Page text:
- Scientific research has shown that listening to music increases productivity depending on the task at hand.
- Music tends to have a positive effect on divergent (spontaneous) creativity.
- Here are some inspiring music soundtracks that can help you get in the zone during the workday.
Some freelancers favour silence when they work whereas others find an upbeat accompaniment to be beneficial. For me, it all depends on the type of work I’m doing.
For instance, if I’m coming up with snappy straplines for marketing campaigns first thing on a Monday, I need total silence to concentrate. Yet if I’m writing a longer form text like an article, I’m much more productive doing it to the tune of a lyricless song – usually a movie soundtrack or a classical piece.
Scientific research shows that listening to music increases your productivity depending on the task at hand. A study by S M Ritter explores the effect of music on creative cognition in particular. The study set out to test the effect, if any, that music has on divergent (spontaneous) and convergent (problem solving) creativity.
The research revealed that “creativity was higher for participants who listened to ‘happy music’ (i.e. classical music high on arousal and positive mood) while performing the divergent creativity task, than for participants who performed the task in silence.” No effect was found for convergent creativity though.
Ritter’s findings definitely align with my own experiences of listening to music (or not) while working. When I’m trying to pinpoint the perfect word to complete a strapline I prefer to do so in silence, but I find that music helps the ‘flow’ of things when I’m writing at length.
Anyway, I digress. My main goal when I set out to write this post was to simply share with you the most effective soundtracks to my working day at the moment; the music that encourages divergent creative thinking, puts me in a good mood and keeps me going.
Suggested Reading: “Do Headphones Negatively Impact Coworking Communities?”
P.S. If you’ll be listening to music in the workplace, especially a shared workspace area, make sure you plug in your headphones first.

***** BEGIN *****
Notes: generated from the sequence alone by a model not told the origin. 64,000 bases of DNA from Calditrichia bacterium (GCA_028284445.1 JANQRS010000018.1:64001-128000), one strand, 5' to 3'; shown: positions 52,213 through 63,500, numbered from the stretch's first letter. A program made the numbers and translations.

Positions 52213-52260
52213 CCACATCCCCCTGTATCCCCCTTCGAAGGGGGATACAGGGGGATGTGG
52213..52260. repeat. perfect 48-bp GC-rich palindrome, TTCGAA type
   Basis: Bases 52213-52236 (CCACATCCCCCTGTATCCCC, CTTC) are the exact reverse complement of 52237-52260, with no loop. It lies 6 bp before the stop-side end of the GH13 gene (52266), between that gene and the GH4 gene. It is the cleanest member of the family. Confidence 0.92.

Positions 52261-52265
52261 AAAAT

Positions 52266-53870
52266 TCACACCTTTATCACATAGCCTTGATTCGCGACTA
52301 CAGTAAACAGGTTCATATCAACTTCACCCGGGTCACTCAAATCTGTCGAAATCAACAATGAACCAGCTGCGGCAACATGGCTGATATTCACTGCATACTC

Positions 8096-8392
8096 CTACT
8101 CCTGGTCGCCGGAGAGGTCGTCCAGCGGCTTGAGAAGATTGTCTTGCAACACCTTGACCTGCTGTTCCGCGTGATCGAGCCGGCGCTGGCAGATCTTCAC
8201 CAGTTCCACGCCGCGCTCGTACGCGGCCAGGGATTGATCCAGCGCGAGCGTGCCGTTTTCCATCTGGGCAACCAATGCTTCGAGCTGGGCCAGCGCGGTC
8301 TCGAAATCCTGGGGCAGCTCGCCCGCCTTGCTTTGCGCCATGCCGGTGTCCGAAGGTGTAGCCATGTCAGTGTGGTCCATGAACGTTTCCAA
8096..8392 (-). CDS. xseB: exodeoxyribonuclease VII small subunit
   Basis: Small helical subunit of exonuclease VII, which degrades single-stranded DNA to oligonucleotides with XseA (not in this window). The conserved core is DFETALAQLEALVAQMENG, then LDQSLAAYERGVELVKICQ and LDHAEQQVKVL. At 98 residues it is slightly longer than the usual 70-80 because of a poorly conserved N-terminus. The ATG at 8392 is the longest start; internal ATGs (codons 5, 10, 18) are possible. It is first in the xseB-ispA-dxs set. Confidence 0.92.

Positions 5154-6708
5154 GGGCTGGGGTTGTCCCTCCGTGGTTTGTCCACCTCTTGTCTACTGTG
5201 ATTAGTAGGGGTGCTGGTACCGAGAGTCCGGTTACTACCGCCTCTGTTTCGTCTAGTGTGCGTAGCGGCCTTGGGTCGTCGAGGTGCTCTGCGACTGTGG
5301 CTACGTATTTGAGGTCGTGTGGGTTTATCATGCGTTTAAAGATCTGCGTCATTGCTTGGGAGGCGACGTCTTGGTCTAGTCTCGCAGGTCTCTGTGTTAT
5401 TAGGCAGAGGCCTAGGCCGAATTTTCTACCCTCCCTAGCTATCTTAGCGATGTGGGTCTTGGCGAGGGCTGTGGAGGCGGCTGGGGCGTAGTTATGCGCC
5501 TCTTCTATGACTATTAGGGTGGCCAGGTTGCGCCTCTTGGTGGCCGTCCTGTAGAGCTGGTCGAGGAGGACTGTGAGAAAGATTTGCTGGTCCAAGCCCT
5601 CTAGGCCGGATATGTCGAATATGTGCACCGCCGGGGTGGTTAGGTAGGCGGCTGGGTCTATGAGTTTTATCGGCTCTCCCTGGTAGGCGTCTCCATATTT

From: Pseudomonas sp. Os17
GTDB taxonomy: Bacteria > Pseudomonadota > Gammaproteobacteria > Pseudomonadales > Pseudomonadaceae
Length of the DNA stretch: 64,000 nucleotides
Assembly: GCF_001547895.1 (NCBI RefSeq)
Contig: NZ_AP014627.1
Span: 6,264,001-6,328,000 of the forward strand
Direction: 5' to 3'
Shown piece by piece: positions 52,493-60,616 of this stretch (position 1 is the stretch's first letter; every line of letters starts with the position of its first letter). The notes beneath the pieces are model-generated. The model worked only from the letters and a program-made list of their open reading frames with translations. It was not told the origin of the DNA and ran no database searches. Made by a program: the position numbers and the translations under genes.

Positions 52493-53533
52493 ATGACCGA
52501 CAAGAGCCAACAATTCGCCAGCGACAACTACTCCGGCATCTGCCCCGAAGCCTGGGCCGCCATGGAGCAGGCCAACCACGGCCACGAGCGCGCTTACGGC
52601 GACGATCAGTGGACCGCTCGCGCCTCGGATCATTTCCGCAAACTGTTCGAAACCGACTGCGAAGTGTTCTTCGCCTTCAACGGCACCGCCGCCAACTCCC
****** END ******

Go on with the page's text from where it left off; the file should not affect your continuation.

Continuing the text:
Twin Peaks by Angelo Badalamenti
Being a bit too young when it was first aired back in the early nineties, I became obsessed with the series – and its soundtrack – just before the third season was released in 2017. Badalamenti’s Soundtrack from Twin Peaks received the award for Best Pop Instrumental Performance at the 33rd Annual Grammy Awards.
Dreamlike, ethereal and at times surreal, this playlist is perfect for tasks that involve a bit of deep creative thinking. It’s also great for getting into ‘the zone’.
The Hours by Philip Glass
I was introduced to the spellbinding music of Philip Glass when I studied this movie at university. I find his soundtrack both moving and relaxing, making it ideal for times when I need to block out the world’s chatter and just get on with it.
‘Something She Has to Do’ and ‘Morning Passages’ are particular favourites of mine.
Pride and Prejudice by Dario Marianelli
The music from this 2005 motion picture adaptation was performed by the pianist Jean-Yves Thibaudet and the English Chamber Orchestra. The composer, Marianelli, received a number of nominations for his score.
I tend to listen to this one when I need to wind down or relax, usually towards the end of a busy working day. Traditional-style folk songs on the soundtrack like ‘Can’t Slow Down’ are great ones for instilling a feeling of positivity.
Jackie Brown by James Newton Howard
This ridiculously catchy soundtrack to Tarantino’s 1997 crime thriller usually makes an appearance at the end of every month when I’m sorting out my invoices and updating various spreadsheets.
Its upbeat tunes include ‘Across 110th Street’ by Bobby Womack, ‘Street Life’ by Randy Crawford and ‘Tennessee Stud’ by Johnny Cash. It’s also a great one for getting into the mood for a night out after payday.
Taxi Driver by Bernard Herman
The jazz-fueled soundtrack that Herman wrote shortly before his death is so effortlessly cool it just never gets old. Smooth tones combine with dissonant chords to create an immersive experience. It’s dramatic enough to keep me motivated throughout a lengthy job without being distracting.
The only track I tend to skip when I’m working is ‘Diary of a Taxi Driver’. It features a monologue from the movie and I find it a bit too much.